4. Let us assume you have been recently appointed as Management Accountant of a small but upcoming firm. Your immediate supervisor has asked you to prepare certain financial ratios from the balance sheet of one of their clients M/s Vinod Enterprise.

Liabilities

Amount

Assets

Amount

Equity Share Capital

50000

Fixed assets

87500

8% Pref Share Capital

10000

Investments

25000

Reserve Fund

40000

Stock

30000

6% Debentures

20000

Sundry Debtors

13500

Sundry Creditors

30000

Bank Balance

7000

P & L account
Year 2000 - 1000
2001 - 20000

21000

Preliminary expenses

8000

Total

171000

Total

171000

The director intent to transfer a sum of Rs.5000 out of the current year’s profit to provision for tax. The financial ratios needed are:

a. Return on capital employed

b. Current ratio

c. Fixed assets to networth

d. Debt - Equity ratio

e. Return on owner’s capital. (10 Marks)

5. A friend of you has approached to help him out in setting his books of accounts in order. Unfortunately he is struck with difference in trial balance. Help him in redrafting the trial balance. (5 Marks)

Sl.no

Particulars

Dr

Cr

1

Stock on 31st Dec,2008

1,92,100

2

Capital

13,450

3

Cash in hand

1,400

4

Bank Overdraft

9,320

5

Sales

2,36,400

6

Purchases

106,400

7

Returns inward

13,400

8

Returns outward

2,960

9

Carriage outward

2,360

10

Carriage inward

14,260

11

Salaries

9,600

12

Wages

3,660

13

Sundry debtors

16,300

14

Sundry creditors

37,360

15

Stock on 1st Jan 2006

94,120

16

Land and building

15,000

17

Plant and machinery

20,900

18

Trade expenses

2,090

3,95,540

3,95,540

6. Explain the accounting treatment of bad debt and provision for doubtful debts with suitable example. (10 Marks)

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Masters of Business Administration- MBA Semester 1
MB0045 – Managerial Economics - 4 Credits
(Book ID: B1131) Assignment Set- 1 (60 Marks)
Note: Each question carries 10 Marks. Answer all the questions.

1. Explain what is price elasticity of demand and outline the determinants of price elasticity of demand with examples.

Price elasticity of demand (PED or Ed) is a measure used in economics to show the responsiveness, or HHelasticityHH, of the quantity demanded of a good or service to a change in its price. More precisely, it gives the percentage change in quantity demanded in response to a one percent change in price (holding constant all the other determinants of demand, such as income). It was devised by HHAlfred MarshallHH.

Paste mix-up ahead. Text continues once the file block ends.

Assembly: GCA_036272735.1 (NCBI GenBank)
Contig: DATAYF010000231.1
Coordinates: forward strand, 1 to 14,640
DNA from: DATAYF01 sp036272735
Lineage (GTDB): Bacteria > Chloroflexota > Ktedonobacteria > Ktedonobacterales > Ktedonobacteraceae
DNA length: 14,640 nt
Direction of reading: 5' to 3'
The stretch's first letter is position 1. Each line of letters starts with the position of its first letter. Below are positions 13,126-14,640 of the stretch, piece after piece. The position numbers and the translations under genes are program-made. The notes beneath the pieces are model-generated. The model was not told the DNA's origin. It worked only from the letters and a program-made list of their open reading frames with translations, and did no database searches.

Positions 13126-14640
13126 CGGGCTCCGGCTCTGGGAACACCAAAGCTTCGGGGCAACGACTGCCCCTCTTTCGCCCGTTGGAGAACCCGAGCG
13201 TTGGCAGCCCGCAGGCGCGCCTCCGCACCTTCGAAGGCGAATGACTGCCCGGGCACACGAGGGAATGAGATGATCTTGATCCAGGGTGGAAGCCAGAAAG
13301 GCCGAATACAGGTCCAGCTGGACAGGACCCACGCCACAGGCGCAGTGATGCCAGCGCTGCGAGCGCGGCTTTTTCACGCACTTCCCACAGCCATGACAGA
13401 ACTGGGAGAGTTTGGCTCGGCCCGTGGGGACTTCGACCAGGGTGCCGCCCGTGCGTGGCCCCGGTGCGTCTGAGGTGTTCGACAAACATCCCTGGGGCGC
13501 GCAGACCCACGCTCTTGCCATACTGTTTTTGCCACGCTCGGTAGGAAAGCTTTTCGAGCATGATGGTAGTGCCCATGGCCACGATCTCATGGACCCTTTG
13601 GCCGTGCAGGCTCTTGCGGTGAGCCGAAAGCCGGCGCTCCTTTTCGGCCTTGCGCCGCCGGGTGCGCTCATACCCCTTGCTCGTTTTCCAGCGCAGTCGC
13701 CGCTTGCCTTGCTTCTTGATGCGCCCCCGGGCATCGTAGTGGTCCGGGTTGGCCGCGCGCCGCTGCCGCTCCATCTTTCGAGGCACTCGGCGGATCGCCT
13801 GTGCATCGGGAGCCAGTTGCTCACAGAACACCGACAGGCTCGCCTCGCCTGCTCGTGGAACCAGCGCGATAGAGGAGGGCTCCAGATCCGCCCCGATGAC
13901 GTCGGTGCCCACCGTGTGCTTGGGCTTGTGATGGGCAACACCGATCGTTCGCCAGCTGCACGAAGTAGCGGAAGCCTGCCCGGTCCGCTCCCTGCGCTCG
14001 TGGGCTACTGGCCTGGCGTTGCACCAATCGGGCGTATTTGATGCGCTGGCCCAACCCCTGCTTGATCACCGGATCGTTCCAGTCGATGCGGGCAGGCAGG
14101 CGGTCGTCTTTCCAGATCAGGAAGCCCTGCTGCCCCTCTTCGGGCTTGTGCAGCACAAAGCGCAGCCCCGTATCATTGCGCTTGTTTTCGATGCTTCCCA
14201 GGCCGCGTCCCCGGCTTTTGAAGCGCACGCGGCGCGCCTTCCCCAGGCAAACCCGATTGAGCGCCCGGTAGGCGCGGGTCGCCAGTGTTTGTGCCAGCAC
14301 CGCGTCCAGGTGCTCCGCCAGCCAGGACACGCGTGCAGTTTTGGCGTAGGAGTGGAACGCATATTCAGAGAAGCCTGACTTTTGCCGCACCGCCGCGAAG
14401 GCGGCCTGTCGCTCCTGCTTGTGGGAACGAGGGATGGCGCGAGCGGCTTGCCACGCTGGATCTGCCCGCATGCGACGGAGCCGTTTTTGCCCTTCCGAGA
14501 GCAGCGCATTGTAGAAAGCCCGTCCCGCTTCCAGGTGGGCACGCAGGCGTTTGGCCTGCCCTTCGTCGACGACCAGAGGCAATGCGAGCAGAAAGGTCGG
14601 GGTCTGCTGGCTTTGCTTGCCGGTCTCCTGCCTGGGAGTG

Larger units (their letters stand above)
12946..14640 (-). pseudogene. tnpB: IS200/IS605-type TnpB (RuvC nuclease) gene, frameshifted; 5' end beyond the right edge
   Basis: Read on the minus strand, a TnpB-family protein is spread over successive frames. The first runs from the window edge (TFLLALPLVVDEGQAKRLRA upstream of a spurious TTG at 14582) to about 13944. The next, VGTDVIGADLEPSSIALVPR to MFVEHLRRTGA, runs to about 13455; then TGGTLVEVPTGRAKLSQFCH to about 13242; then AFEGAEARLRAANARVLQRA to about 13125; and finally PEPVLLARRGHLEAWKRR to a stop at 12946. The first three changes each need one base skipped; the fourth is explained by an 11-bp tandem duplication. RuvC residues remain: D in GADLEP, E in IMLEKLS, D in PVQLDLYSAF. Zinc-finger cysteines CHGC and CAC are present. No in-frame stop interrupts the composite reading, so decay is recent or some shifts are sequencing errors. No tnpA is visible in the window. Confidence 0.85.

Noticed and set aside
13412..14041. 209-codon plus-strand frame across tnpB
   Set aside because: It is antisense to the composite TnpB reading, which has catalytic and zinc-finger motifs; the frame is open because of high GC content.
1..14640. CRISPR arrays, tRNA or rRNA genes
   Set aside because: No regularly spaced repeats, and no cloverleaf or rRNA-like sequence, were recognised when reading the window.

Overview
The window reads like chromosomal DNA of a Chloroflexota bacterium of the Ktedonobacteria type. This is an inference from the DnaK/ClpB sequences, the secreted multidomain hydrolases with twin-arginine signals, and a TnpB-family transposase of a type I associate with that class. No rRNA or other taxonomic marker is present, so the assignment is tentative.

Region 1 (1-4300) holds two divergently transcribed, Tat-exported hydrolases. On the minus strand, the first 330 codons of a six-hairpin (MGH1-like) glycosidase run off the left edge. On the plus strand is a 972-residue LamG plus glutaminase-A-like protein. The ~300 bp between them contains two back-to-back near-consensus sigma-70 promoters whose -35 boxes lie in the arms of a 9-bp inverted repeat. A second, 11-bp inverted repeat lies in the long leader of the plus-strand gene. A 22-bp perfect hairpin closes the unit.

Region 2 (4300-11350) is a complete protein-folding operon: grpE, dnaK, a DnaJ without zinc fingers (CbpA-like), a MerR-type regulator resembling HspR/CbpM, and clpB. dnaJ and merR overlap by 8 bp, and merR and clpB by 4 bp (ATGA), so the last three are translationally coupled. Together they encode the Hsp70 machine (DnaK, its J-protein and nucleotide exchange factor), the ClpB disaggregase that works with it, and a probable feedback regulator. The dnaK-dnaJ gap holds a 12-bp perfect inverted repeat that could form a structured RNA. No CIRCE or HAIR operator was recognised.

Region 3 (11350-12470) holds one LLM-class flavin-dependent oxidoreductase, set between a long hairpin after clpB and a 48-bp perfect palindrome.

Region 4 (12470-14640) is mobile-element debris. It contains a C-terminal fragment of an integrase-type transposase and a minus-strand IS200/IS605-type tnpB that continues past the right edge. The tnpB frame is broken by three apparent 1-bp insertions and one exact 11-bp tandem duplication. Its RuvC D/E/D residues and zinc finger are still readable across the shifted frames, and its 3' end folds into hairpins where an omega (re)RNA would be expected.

Price elasticities are almost always negative, although analysts tend to ignore the sign even though this can lead to ambiguity. Only goods which do not conform to the HHlaw of demandHH, such as HHVeblenHH and HHGiffen goodsHH, have a positive PED. In general, the demand for a good is said to be inelastic (or relatively inelastic) when the PED is less than one (in absolute value): that is, changes in price have a relatively small effect on the quantity of the good demanded. The demand for a good is said to be elastic (or relatively elastic) when its PED is greater than one (in absolute value): that is, changes in price have a relatively large effect on the quantity of a good demanded.
Revenue is maximised when price is set so that the PED is exactly one. The PED of a good can also be used to predict the HHincidence (or "burden") of a taxHH on that good. Various research methods are used to determine price elasticity, including HHtest marketsHH, analysis of historical sales data and HHconjoint analysisHH.

Definition

PED is a measure of responsiveness of the quantity of a good or service demanded to changes in its price.HH1HH The formula for the coefficient of price elasticity of demand for a good is:HH2HHHH3HHHH4

2. In the newspapers we read about mergers between companies in the same line of business. What are the economies of scale that can be availed of with mergers.

3. Discuss the features of monopolistic competition and the method of price determination in monopolistic competition.

4. If you were to buy a car, what are the factors that would affect the demand for your purchase.

5. When factors of production are combined to produce a particular level of output, what would be the effect on total product when all factors are kept fixed and only one factor is varied. For example, when the amount of land used for producing a particular crop is kept the same, and the other factors of production like labour, fertilisers, etc is increased.

6. A company wishes to project the production requirements of a particular product in the coming years. How will the company forecast the demand in the coming years, using the trend projection method